The Kurdish government is unable to pay government salaries as the cost of battling Islamic State puts strain on the finances of a US partner in the struggle against the militant group.
Defense spending has increased by at least 50% since June as Kurdish Peshmerga forces in northern Iraq fight militants along a 1,000-kilometer (620 mile) front, Finance Minister Rebaz Hamlan said yesterday.
The government has allocated $70million for the war on Islamic State, leading to government cutbacks.
“We haven’t paid the salaries in August and September,” he said in an interview at his office in Erbil, Kurdistan’s capital. “It’s an economic crisis.”
Peshmerga fighters have played a central role in slowing the advance of Islamic State militants even as the semi- autonomous Kurdish region of northern Iraq has been locked in a dispute with the central government in Baghdad over oil. The Kurdish Regional Government has struck deals with oil companies and collected the revenue. The Iraqi government says it should control the country’s oil deals, and has withheld the budget for the region since the beginning of the year.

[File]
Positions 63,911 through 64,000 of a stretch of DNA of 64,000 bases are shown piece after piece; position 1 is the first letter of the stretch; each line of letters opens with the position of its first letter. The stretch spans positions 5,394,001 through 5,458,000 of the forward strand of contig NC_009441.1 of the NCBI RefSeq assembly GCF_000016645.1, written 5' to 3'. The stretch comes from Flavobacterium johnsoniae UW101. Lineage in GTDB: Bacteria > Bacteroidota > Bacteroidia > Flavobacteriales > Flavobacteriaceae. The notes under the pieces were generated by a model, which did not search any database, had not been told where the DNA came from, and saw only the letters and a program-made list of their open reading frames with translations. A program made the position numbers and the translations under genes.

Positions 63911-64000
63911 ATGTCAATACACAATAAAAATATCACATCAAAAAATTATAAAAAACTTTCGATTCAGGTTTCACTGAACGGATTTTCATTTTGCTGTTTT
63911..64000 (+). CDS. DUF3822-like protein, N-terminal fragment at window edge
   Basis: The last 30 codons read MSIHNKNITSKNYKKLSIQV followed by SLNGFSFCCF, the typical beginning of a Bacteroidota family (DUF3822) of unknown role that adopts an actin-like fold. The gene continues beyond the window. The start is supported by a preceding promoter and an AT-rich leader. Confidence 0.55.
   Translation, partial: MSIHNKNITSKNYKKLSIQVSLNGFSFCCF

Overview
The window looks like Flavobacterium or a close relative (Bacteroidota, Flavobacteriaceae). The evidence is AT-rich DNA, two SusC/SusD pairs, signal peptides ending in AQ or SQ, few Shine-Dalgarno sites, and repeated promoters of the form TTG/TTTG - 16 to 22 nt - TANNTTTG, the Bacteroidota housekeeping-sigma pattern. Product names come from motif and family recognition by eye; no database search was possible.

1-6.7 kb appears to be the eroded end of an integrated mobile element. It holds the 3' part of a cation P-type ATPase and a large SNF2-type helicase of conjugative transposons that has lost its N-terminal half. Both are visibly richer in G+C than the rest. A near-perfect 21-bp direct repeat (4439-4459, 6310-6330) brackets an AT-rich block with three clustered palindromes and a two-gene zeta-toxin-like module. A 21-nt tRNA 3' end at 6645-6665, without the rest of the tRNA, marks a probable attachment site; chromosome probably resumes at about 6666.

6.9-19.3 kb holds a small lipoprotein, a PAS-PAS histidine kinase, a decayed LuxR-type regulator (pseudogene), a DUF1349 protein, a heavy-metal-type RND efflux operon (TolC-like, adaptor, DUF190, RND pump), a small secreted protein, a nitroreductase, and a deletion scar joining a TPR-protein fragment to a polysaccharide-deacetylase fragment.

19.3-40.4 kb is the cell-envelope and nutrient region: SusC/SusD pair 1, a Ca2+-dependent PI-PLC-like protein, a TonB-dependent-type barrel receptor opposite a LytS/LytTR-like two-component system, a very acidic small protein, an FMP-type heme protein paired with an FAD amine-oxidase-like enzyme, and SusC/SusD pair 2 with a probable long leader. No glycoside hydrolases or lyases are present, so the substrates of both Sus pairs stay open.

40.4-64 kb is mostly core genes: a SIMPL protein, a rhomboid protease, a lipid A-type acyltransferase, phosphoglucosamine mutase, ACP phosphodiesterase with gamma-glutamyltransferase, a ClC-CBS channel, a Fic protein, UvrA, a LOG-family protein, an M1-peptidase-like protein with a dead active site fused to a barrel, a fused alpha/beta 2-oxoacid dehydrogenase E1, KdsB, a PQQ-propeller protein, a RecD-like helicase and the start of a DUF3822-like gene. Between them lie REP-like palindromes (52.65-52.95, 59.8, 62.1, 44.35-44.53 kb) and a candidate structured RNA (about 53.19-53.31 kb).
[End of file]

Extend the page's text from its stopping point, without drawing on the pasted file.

The Kurdish government has paid the salaries of 1.4 million government employees and retirees through July from a budget of $700 million that comes, in part, from its oil revenue, Hamlan said.
International banks and investment companies, including from the US, UK and China, have approached the Kurdish government with loan offers to alleviate the crisis, he said.
He said the companies at first asked for sovereign guarantees “but we told them we’re not a state, we don’t have sovereign guarantees but we have oil.”
The minister said the Kurdish government is studying the issue and may sign an agreement with one of the companies in the next few months.